First, let's start with a cautionary tale: http://www.kitsapsun.com/news/2011/dec/05/quickdraw-practice-puts-bullet-in-neighbors. I am not kidding when I tell you dry fire can be very, very dangerous. If you pay attention, you will see news reports like this all the time. In fact, one of my best friends lost his high school sweetheart to someone else's stupidity in just that way. A mistake when you intend to pull the trigger on an empty firearm can be noisy and embarrassing—or downright deadly. This risk is something to take very seriously indeed, because a moment of inattention can easily cost you far more than you will ever be willing to pay.
If it's so dangerous, why do I suggest people do this thing? It's because dry practice truly can be done safely, and when it is, it provides huge benefits. In fact, dry practice even increases your safety in the long run, because it adds a critical layer of security during the most-dangerous stages of learning. For those of us on limited budgets (who isn't?), it's an opportunity to build good gunhandling habits without burning through a lot of ammunition or spending a lot in range fees. If you have a new holster, or one you haven't used in awhile, you absolutely must familiarize yourself with how that holster works—and you should do that with a three-times checked unloaded gun, or with a dummy gun. If you have a new outfit and want to be sure you can access the firearm from it, it's a darn good idea to unload your gun and stay within a safe dry fire ritual when you find out. There are many times when people handle their firearms with the expectation that the gun is unloaded. Every single one of those times should happen within the confines of a safe dry fire routine.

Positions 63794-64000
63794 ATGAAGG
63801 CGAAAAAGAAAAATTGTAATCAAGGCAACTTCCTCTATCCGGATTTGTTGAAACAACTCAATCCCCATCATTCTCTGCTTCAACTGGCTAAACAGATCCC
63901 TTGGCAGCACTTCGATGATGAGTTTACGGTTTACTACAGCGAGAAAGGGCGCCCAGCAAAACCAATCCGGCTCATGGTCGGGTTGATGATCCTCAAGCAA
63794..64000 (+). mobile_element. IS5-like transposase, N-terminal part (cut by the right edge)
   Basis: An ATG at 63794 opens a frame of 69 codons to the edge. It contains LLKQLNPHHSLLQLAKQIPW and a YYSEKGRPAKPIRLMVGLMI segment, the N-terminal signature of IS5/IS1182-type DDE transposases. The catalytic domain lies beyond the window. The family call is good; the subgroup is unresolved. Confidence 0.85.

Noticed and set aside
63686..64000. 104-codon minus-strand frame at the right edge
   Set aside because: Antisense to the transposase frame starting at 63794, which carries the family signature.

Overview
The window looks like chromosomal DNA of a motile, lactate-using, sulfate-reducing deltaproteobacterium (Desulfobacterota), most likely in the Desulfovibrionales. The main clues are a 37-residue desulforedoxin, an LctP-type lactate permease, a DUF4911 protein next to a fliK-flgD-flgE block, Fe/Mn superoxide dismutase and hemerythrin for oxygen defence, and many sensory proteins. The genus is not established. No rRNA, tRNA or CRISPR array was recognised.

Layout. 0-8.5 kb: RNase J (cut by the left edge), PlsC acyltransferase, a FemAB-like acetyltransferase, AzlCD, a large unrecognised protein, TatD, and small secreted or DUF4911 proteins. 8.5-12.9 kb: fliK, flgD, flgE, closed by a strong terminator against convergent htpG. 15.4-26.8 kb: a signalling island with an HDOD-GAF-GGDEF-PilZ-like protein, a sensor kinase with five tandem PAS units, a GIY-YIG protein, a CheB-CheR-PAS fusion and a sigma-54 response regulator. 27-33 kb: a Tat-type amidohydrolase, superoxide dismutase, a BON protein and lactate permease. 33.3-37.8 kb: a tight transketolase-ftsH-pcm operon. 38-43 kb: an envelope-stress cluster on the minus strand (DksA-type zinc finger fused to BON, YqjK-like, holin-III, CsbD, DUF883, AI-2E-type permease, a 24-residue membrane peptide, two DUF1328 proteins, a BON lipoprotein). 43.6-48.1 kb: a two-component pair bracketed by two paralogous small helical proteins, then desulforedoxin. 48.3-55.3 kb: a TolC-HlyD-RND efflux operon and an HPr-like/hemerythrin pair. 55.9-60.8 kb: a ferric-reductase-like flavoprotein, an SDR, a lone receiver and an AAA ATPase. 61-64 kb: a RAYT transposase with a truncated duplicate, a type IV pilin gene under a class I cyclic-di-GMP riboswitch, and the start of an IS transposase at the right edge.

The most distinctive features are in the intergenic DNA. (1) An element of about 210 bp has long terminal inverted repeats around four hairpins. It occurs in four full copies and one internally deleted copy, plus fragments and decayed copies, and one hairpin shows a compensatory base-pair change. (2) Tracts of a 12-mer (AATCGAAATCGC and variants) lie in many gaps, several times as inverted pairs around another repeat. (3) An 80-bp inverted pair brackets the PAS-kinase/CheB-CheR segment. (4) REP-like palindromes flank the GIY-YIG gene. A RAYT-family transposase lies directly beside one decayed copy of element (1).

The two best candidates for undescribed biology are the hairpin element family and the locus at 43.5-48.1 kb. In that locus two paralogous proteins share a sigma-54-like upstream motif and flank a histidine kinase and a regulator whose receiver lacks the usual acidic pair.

So here are the basic dry fire safety rules, from an article on the Cornered Cat site: www.corneredcat.com/Dry_Fire_Safety. This article suggests a routine or a ritual you can follow to drastically improve your safety. Be sure to follow the embedded links to learn more about how to choose a good direction for practice. That's at www.corneredcat.com/Find_a_Safe_Backstop.
Having trouble finding a safe backstop? Safe Direction makes a small, portable safe backstop that can travel with you wherever you go. Check out www.safedirection.com for more about that.
If you intend to practice your reloads without ammunition, as the man was doing in our cautionary tale, I strongly suggest you use a weighted, non-functional dummy magazine, such as www.dillonprecision.com/content/p/9/pid/25221/catid/24/Crisis_Resolution_Training_Magazines_Glock_17__22 or http://www.brownells.com/.aspx/pid=5038/Product/SAFETY-MAG.